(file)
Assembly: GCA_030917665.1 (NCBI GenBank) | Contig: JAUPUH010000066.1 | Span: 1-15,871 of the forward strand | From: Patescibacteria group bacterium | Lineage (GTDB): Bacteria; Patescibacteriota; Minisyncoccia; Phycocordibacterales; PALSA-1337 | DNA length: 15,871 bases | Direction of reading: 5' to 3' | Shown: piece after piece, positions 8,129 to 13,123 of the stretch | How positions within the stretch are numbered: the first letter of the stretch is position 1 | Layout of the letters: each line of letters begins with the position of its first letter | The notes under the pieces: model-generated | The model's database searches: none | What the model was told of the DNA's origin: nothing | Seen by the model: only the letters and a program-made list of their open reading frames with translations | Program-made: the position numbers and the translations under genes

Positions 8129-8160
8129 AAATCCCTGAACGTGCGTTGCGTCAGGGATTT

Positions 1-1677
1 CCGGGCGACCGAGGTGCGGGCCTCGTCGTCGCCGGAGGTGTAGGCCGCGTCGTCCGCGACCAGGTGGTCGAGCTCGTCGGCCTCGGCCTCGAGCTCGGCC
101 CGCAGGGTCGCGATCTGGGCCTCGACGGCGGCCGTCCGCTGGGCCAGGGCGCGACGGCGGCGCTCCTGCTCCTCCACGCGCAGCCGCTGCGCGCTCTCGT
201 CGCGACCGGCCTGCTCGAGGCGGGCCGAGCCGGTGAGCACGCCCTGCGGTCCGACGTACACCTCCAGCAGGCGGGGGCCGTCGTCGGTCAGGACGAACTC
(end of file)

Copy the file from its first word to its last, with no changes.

Assembly: GCA_030917665.1 (NCBI GenBank) | Contig: JAUPUH010000066.1 | Span: 1-15,871 of the forward strand | From: Patescibacteria group bacterium | Lineage (GTDB): Bacteria; Patescibacteriota; Minisyncoccia; Phycocordibacterales; PALSA-1337 | DNA length: 15,871 bases | Direction of reading: 5' to 3' | Shown: piece after piece, positions 8,129 to 13,123 of the stretch | How positions within the stretch are numbered: the first letter of the stretch is position 1 | Layout of the letters: each line of letters begins with the position of its first letter | The notes under the pieces: model-generated | The model's database searches: none | What the model was told of the DNA's origin: nothing | Seen by the model: only the letters and a program-made list of their open reading frames with translations | Program-made: the position numbers and the translations under genes

Positions 8129-8160
8129 AAATCCCTGAACGTGCGTTGCGTCAGGGATTT

Positions 1-1677
1 CCGGGCGACCGAGGTGCGGGCCTCGTCGTCGCCGGAGGTGTAGGCCGCGTCGTCCGCGACCAGGTGGTCGAGCTCGTCGGCCTCGGCCTCGAGCTCGGCC
101 CGCAGGGTCGCGATCTGGGCCTCGACGGCGGCCGTCCGCTGGGCCAGGGCGCGACGGCGGCGCTCCTGCTCCTCCACGCGCAGCCGCTGCGCGCTCTCGT
201 CGCGACCGGCCTGCTCGAGGCGGGCCGAGCCGGTGAGCACGCCCTGCGGTCCGACGTACACCTCCAGCAGGCGGGGGCCGTCGTCGGTCAGGACGAACTC